14 Observations on Iranian culture and society (part 1)

Siosepol Bridge, Isfahan, Iran (16) - header - woman in chador

We have recently spent a month in Iran, couchsurfing, hitchhiking and interacting with the locals as much as possible. It would be a huge overstatement, however, to say we are experts on Iranian culture and society. These are just our subjective observations and we would be very curious to hear what you think.

Iranian culture and society

– 1 –

The first thing that every visitor to Iran immediately learns about the local culture is the importance of hospitality. Treating guests with utter respect and helping them at every step is what all Iranians are weaned on. It’s not only the fact that whenever you enter a Persian household you are given a plate and a set of cutlery and are offered fruit, dates, biscuits and tea. It’s not even that you cannot walk the streets without being approached every 15 minutes by people greeting you and telling you “welcome to Iran” and expressing to you how happy they are that somebody decided to visit their country. It’s also that most Iranians, even strangers, will be happy to offer their service to you in any way, be it helpful advice, a lift, using their phone number or inviting you to lunch. You may protest all you want that you will pay for lunch or you will buy them some tea. If you are a guest, you are a guest and to most Iranians it would be a sign of bad manners to let you pay for yourself.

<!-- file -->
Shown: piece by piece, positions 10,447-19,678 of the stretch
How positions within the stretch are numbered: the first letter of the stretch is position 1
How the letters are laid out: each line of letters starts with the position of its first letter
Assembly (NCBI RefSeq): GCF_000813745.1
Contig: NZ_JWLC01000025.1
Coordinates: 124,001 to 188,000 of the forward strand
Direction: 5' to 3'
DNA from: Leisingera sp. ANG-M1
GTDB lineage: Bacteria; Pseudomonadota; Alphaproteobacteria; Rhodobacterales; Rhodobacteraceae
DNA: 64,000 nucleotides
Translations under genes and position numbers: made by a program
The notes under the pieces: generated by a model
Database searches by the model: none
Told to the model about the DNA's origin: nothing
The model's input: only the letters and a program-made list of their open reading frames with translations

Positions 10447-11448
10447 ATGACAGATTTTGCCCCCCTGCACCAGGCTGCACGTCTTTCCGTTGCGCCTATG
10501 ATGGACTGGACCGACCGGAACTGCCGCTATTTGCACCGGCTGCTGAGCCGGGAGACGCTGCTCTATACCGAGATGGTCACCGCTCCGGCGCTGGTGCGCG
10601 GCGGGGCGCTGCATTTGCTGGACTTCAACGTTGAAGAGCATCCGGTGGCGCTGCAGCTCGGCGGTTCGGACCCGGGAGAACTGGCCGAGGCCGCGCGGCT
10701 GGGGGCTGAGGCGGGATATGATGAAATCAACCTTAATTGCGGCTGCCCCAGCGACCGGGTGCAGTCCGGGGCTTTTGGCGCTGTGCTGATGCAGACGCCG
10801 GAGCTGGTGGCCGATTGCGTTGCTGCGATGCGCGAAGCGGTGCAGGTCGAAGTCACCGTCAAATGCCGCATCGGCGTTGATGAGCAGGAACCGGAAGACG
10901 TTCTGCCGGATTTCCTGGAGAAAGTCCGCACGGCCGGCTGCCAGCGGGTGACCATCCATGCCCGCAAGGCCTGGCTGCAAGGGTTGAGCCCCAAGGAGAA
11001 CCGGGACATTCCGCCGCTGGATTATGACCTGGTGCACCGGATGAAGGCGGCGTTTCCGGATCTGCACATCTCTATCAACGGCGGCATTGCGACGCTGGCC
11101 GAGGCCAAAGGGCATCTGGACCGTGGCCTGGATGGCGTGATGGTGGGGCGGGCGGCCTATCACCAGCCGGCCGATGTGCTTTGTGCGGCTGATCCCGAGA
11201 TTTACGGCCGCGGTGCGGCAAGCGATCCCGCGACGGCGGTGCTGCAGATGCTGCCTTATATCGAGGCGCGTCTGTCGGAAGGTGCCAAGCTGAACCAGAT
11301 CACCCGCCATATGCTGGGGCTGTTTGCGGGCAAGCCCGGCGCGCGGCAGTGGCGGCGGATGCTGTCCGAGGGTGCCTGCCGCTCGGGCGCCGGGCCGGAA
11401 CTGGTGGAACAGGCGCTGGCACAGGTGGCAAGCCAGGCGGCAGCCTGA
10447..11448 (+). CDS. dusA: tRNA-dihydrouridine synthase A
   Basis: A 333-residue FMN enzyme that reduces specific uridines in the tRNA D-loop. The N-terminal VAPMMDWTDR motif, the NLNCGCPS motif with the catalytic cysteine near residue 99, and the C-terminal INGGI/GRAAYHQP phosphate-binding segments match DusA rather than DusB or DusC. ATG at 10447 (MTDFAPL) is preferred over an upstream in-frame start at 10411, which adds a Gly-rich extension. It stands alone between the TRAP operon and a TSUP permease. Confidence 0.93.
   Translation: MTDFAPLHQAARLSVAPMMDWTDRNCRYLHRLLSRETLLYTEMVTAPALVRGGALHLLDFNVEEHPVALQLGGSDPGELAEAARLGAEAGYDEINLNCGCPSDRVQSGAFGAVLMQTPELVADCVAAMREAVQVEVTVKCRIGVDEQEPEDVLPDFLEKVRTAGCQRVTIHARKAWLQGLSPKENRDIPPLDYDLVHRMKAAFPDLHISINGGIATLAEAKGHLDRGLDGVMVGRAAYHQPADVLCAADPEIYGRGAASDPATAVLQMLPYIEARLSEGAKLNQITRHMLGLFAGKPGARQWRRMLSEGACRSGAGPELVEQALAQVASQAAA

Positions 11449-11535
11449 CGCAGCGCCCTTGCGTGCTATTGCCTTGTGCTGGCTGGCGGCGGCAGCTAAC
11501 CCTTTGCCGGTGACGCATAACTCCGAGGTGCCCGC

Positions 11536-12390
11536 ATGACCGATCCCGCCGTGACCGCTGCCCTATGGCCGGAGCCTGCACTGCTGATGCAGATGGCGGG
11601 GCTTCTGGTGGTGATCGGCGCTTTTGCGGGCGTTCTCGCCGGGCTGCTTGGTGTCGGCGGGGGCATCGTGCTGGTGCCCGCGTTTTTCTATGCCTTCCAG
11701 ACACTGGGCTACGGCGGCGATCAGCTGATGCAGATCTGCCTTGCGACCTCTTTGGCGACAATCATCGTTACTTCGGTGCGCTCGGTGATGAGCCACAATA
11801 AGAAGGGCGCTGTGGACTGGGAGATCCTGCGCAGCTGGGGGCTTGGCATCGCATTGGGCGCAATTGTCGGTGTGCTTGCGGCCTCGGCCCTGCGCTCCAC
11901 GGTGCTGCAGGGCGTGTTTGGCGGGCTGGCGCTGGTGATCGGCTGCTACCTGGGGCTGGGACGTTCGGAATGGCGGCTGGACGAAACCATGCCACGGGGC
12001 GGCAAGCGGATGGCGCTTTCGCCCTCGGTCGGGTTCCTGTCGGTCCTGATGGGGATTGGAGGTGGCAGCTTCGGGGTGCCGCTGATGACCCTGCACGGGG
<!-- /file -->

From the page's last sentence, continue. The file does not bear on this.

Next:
For this reason Iran is one of the easiest and safest countries to visit. Your status of a “guest” will help you in every situation and will give you extra privileges  (e.g. If you are a girl you might be able to do things regular Iranian women cannot do, like enter “men only” places etc.). We were never intimidated in Iran as we knew that whatever happens Iranians would never let us get harmed.

Iranian culture and society